Combined treatment F100M50 in the first year and F100M50 and F50M100 treatments in the second year of the experiment, produced similar yield to F150 treatment (Table 2). Patra et al. (2000) showed that herb and essential oil yields of mint (Mentha arvensis cv. Hy 77) were significantly higher in combined application of farmyard manure and inorganic fertilizer compared to that of inorganic fertilizer alone. But, Khaliq et al. (2006) observed that combination of 10 ton ha-1 organic fertilizer (farmyard manure + poultry manure + sugarcane filter cake) + EM (effective microorganism) and 1/2 mineral NPK yielded very similar to that obtained from full recommended mineral NPK in cotton. Ghosh et al. (2004) also found that application of 75% NPK + 5 ton ha-1 farmyard manure compared to 100% NPK resulted in equal and more grain yield in sorghum and soybean, respectively. It can be concluded that due to slow release

Table 3:
Cumulative N balance, soil N storage (at 0-30 cm soil depth) and N loss for the manure, inorganic fertilizer and combination of manure- inorganic fertilizer treatments across 2004-2005
a: F0, F50, F100 and F150 and are 0, 50, 100 and 150 kg N ha-1 year-1 urea, respectively. F100M50 is 100 kg N ha-1 urea + 50 kg N ha-1 manure, F50M100 is 50 kg N ha-1 urea + 100 kg N ha-1 manure, M150 is 150 kg N ha-1 manure, The means having the same letter(s), are not significantly different at p<0.05 by DMRT

of nitrogen in manure (Mooleki et al., 2004), heavy users of N as cotton, sorghum and oilseed rape at integrated nitrogen management can not produce more yield than inorganic fertilization system in short term, but plant such as soybean and mint with low N demand can.

In spite of less N accumulation in combined treatments (Table 2), similar yield of F100M50 and F50M100 compared with F150 might be due to better synchronization of released N and crop uptake (Qian and Schoenau, 2002) and positive effects of manure on physicochemical and biological properties of soil (Nyamangara et al., 2001; Damodar Reddy et al., 1999; Kanchikerimath and Singh, 2001).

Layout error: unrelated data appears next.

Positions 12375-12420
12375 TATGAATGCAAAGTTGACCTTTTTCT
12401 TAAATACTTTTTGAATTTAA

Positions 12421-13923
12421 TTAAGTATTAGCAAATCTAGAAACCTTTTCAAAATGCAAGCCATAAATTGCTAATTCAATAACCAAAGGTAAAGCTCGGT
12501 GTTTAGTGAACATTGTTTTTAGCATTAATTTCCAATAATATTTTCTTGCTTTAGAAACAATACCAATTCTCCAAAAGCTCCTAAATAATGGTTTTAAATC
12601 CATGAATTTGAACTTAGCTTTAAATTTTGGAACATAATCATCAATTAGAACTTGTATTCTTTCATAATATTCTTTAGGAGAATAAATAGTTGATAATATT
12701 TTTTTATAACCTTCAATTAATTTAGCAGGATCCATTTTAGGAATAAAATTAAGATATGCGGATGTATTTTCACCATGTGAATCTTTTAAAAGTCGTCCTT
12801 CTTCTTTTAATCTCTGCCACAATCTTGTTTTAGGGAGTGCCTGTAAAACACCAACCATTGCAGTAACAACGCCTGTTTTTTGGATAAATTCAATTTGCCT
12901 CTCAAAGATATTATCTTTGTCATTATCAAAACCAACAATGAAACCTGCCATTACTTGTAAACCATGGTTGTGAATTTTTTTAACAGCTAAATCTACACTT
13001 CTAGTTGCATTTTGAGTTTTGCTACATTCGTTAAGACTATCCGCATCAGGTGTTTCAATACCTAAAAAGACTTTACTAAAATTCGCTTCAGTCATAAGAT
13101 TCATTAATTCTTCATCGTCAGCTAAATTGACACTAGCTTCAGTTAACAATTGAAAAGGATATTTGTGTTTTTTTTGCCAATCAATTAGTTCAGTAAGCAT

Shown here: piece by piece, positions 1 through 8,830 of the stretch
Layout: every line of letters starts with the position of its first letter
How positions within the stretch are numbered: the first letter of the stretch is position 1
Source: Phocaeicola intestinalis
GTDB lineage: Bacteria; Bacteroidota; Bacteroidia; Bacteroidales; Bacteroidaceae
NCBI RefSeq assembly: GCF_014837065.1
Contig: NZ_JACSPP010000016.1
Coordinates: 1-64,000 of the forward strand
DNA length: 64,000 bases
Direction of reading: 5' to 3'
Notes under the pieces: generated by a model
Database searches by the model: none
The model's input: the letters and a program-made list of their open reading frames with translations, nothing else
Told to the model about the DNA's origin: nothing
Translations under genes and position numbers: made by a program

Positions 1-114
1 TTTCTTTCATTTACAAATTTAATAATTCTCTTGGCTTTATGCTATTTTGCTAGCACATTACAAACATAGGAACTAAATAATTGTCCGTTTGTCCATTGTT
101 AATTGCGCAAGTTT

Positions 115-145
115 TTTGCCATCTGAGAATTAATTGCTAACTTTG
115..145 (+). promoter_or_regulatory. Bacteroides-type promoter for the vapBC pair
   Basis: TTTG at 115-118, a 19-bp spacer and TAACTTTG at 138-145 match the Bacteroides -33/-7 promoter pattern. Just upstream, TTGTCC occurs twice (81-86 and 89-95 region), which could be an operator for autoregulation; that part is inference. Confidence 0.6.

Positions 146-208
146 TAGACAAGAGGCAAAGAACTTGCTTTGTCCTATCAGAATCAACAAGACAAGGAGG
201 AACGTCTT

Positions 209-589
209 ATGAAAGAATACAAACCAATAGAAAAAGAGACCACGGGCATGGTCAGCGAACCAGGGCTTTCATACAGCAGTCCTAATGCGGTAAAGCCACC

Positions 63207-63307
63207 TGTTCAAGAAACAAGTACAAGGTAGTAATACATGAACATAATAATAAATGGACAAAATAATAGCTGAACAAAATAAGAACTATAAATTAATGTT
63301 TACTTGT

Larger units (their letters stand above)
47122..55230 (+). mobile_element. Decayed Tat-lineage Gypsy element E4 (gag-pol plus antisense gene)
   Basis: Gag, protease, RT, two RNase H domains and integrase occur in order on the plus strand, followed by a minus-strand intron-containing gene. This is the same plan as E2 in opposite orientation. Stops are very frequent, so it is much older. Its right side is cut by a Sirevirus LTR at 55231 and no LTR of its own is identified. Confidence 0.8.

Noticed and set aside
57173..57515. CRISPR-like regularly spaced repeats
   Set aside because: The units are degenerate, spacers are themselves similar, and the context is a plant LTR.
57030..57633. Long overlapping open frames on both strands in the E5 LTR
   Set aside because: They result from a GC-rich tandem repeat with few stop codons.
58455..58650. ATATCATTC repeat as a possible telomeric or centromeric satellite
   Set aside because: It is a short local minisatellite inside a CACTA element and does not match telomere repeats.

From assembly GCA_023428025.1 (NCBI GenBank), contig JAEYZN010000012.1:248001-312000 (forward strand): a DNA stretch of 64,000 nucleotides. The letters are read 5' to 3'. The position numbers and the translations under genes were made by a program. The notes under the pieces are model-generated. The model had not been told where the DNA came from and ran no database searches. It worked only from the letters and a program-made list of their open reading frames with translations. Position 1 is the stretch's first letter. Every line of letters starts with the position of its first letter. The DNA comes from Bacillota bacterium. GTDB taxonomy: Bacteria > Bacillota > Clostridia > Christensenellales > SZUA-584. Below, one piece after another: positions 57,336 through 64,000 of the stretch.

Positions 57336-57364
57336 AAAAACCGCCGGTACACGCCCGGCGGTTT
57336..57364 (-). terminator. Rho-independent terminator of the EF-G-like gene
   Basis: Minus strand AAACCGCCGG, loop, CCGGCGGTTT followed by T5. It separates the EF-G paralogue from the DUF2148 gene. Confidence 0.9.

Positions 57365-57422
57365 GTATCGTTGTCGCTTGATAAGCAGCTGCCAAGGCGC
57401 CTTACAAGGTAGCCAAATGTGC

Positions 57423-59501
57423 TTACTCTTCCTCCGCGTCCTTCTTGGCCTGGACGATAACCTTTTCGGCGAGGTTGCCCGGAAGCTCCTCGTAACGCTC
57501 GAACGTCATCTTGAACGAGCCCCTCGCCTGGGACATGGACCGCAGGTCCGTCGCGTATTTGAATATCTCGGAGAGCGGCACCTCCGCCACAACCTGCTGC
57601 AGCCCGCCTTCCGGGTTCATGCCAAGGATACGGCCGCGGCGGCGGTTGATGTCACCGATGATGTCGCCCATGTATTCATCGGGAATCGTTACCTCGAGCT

Amount of N storage in soil and N loss: Soil sampling showed that the organic treatment caused the highest amount of N storage (2.18 g N kg-1) in soil in both years (Table 3). F50M100 treatment was ranked second in this respect. Results indicated that the organic treatment added 352 kg N ha-1 to soil during both years of experiment, which was 2.24 and 1.28 time more than those of F100M50 and F50M100, respectively (Table 3). Wander et al. (1994) also reported significant differences in total N of soils in animal-based (3.5 g kg-1), cover crop- based (3.42 g kg-1) and conventional (3.25 g kg-1) systems after 10 years of differential management in east-central Pennsylvania.

The average annual N loss which was calculated as the difference between N balance and soil N storage, showed that N loss in F100M50 and F50M100 treatments were only 4 and 3 kg N ha-1 year-1, respectively (Table 3). These values were 33.5 and 36 kg N ha-1 year-1 for complete manure and inorganic fertilizer applications, respectively.